Florida Panthers – With Ed Jovanovski due to return from injury before the deadline, there may be little need to bolster the defense corps. This is a good veteran team, and signing John Madden in January was another shrewd move by GM Dale Tallon and his assistant Mike Santos. But the Panthers may have to win the Southeast Division to make the playoffs and only rank 12th in scoring in the East. So they could use a bit more offense. One veteran talent evaluator we spoke with noted that the Panthers “have one of the best young protected lists in the league in terms of drafted players,” meaning they have a lot of prospects and future draft picks they can offer in trade. The usual suspects who traffic in trade rumors have been relatively quiet on what this team might do, but Bruce Garrioch of The Ottawa Sun suggested last month that a veteran defenseman like Jaroslav Spacek of Carolina might be a good fit here.
Montreal Canadiens – Most were certain that the Canadiens were prepared to declare themselves open for player auctions when they dropped 11 points below the playoff cutoff line on Feb. 4. But now Montreal has won four straight and is only seven away. If the Habs continue their current hot streak, it may give ownership and managment pause. Veteran defenseman Hall Gill, who has loads of playoff experience and a Stanley Cup, is a hot commodity on the rumor market. The Habs are also thought to have another guy with Cup experience, forward Travis Moen, available. Some believe that even Tomas Plekanec, the Habs’ headiest player, could be acquired for the right price. The Canadiens are desperately in need a big center, long an organizational issue. They could also use some size on defense, but size with more mobility than Gill gives them. Both Gill and Moen are pending UFAs.
New Jersey Devils – While many GMs wish it were otherwise, it’s very unlikely that Zach Parise will be available at the deadline. He’s been the key to the Devils’ strong play of late, while skating on a line with Patrick Elias and Ilya Kovalchuk. GM Lou Lamoriello has a history of keeping his pending UFAs, so the world may have to wait to see if New Jersey’s delicate financial situation allows Parise to stick around. Acquiring Alexei Ponikarovsky last month added a solid, good-sized winger, and even though Travis Zajac may be gone for another month, the forwards have played well as a group. The Devs could now go for another top-four defenseman. There is enough organizational depth to offer in exchange.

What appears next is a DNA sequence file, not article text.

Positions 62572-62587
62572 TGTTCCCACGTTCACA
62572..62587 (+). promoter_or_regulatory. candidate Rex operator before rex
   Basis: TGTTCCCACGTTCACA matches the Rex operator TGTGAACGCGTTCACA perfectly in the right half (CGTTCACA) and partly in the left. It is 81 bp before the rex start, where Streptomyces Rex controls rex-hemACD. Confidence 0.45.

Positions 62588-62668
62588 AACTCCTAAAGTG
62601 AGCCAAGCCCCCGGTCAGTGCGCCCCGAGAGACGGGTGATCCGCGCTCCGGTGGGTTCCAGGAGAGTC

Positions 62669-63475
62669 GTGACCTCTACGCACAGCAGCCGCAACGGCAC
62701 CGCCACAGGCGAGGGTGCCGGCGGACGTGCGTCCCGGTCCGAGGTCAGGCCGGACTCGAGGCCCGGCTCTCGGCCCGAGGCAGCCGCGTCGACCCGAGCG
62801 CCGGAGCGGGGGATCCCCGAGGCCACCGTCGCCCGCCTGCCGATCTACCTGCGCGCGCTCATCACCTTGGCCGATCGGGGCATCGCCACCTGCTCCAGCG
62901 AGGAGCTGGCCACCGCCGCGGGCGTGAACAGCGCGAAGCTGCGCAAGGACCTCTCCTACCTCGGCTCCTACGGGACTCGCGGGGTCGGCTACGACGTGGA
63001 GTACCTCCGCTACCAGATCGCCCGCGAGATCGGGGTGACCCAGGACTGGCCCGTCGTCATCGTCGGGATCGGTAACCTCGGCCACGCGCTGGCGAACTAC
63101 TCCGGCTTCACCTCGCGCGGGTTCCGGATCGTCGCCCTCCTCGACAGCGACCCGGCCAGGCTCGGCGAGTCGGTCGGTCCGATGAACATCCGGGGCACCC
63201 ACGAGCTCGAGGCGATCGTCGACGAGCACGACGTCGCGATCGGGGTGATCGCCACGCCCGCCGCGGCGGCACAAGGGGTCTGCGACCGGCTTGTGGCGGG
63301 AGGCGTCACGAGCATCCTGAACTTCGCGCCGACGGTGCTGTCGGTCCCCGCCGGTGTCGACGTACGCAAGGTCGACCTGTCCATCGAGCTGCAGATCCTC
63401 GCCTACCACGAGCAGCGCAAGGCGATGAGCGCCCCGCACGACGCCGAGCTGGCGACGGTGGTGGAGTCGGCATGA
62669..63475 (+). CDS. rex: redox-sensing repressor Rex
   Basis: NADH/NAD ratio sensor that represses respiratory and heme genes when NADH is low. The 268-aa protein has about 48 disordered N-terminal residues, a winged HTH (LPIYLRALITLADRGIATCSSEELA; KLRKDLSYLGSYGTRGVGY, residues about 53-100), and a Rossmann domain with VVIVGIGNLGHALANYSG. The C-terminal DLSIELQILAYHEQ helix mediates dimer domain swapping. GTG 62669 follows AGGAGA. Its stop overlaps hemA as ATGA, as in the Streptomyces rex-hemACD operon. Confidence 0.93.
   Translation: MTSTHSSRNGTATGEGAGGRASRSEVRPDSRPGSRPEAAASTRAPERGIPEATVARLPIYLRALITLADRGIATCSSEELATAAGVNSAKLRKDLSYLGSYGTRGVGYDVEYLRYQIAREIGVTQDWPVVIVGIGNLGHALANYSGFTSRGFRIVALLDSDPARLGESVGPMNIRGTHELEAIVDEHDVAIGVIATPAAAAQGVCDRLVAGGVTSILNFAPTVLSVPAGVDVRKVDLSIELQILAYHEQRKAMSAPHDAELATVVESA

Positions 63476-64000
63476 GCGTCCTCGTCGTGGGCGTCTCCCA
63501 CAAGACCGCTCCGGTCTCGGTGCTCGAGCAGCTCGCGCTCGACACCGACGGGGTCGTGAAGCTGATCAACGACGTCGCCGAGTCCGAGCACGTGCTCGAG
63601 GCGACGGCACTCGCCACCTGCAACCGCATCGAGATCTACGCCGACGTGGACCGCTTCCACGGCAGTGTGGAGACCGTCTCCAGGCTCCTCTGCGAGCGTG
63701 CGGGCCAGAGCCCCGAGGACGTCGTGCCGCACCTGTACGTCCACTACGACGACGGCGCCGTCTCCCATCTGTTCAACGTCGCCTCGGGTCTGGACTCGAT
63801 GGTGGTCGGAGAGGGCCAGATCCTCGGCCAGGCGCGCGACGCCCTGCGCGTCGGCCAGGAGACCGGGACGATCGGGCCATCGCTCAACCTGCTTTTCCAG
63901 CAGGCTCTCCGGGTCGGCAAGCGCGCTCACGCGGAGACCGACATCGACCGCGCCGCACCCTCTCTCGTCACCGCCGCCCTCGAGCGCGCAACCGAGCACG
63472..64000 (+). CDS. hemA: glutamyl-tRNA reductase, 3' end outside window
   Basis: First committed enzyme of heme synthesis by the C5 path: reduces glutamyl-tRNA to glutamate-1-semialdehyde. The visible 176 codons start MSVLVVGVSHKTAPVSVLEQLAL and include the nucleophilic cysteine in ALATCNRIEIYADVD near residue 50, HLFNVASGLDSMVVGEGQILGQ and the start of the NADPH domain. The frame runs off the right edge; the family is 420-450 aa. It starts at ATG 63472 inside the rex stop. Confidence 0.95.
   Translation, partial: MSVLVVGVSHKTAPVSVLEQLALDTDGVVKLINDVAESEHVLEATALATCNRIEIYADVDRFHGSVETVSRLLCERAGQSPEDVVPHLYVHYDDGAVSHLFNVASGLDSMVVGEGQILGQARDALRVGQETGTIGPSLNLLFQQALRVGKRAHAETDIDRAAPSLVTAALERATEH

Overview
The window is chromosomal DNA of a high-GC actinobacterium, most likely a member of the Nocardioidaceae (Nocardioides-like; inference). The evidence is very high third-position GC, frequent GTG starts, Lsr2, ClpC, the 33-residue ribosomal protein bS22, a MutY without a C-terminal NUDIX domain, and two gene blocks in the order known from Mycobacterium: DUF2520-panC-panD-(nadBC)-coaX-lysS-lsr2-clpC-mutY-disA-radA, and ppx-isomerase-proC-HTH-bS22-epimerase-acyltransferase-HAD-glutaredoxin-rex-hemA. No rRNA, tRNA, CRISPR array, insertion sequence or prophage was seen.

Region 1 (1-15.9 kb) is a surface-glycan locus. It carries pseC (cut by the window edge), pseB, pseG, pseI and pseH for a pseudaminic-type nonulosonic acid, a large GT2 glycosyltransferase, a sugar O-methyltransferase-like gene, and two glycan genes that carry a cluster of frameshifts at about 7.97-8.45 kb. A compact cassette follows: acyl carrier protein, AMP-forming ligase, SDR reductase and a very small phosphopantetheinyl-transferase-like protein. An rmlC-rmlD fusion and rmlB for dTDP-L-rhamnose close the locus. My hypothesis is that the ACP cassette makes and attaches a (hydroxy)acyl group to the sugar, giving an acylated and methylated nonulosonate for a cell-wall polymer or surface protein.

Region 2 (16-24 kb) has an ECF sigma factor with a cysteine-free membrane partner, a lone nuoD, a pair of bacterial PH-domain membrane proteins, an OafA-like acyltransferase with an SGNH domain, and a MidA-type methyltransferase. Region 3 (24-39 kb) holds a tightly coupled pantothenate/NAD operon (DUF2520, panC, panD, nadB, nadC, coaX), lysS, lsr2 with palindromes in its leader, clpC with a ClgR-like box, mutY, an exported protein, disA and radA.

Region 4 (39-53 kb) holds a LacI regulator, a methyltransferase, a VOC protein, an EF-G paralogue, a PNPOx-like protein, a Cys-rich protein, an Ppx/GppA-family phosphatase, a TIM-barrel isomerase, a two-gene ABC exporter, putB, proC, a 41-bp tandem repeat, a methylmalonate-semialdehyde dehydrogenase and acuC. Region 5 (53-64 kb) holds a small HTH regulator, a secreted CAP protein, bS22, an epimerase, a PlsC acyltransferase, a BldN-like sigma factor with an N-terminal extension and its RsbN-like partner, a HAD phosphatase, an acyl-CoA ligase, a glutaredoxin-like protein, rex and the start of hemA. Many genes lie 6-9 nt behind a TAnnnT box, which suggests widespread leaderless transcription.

New York Islanders — Eight points back with a game in hand but five teams to climb over, their front office is likely thinking about next season while hoping for a near-miracle finish. It’s hard to believe the rumors from January that Matt Moulson might be moved, especially given his chemistry with John Tavares. There’s been talk that goalie Evgeni Nabokov could be traded, but he has played well of late, has a no trade clause, and says he likes the team’s direction. If GM Garth Snow keeps him, would that make Al Monytoya, whose strong season was interrupted by injury, available? With a lot of prospects in their system, might the Isles dangle some of their promising young underachievers like Josh Bailey and even Nino Niederreiter? Veterans Brian Rolston and Jay Pandolfo, both pending UFAs, have Cup experience, but may not have much left in the tank. Rolston carries a big cap hit. A lack of secondary scoring has hurt the Isles this season, so that is an area they are looking to improve. Their defense corps, which has been recently hit by injuries, could stand an upgrade as well.
New York Rangers – They could use another scorer, especially an aggressive, physical forward. (Ryan Smyth and Shane Doan names have been mentioned in the trade winds blowing toward New York.) They could also use another defenseman, especially if Michael Sauer, who has been out with a concussion since December, doesn’t come back. This team blocks a ton of shots, more than any of the other top NHL team, and it’s the backbone of its defensive strategy, so injuries are quite possible. The Rangers are going to need depth, especially on defense. It would be a mistake to tamper with team chemistry, but they have lots of prospects to offer, including one of the top names in college hockey, Chris Kreider. Ray Whitney of the Coyotes, Tampa Bay’s Pavel Kubina, Montreal’s Hal Gill (who is rumored to be going many places), and Buffalo’s Brad Boyes were named as potential trade targets by Pat Leonard of The New York Daily News.
Ottawa Senators – Team chemistry here has been very strong, so don’t expect GM Bryan Murray to disrupt this group very much. But their recent seven-game slide in which they scored only nine goals showed that they could use some more offense. Bruce Garrioch of The Ottawa Sun says Murray is seeking a depth forward. Draft picks may be what the Senators will offer in exchange, but not a high one in exchange for a UFA.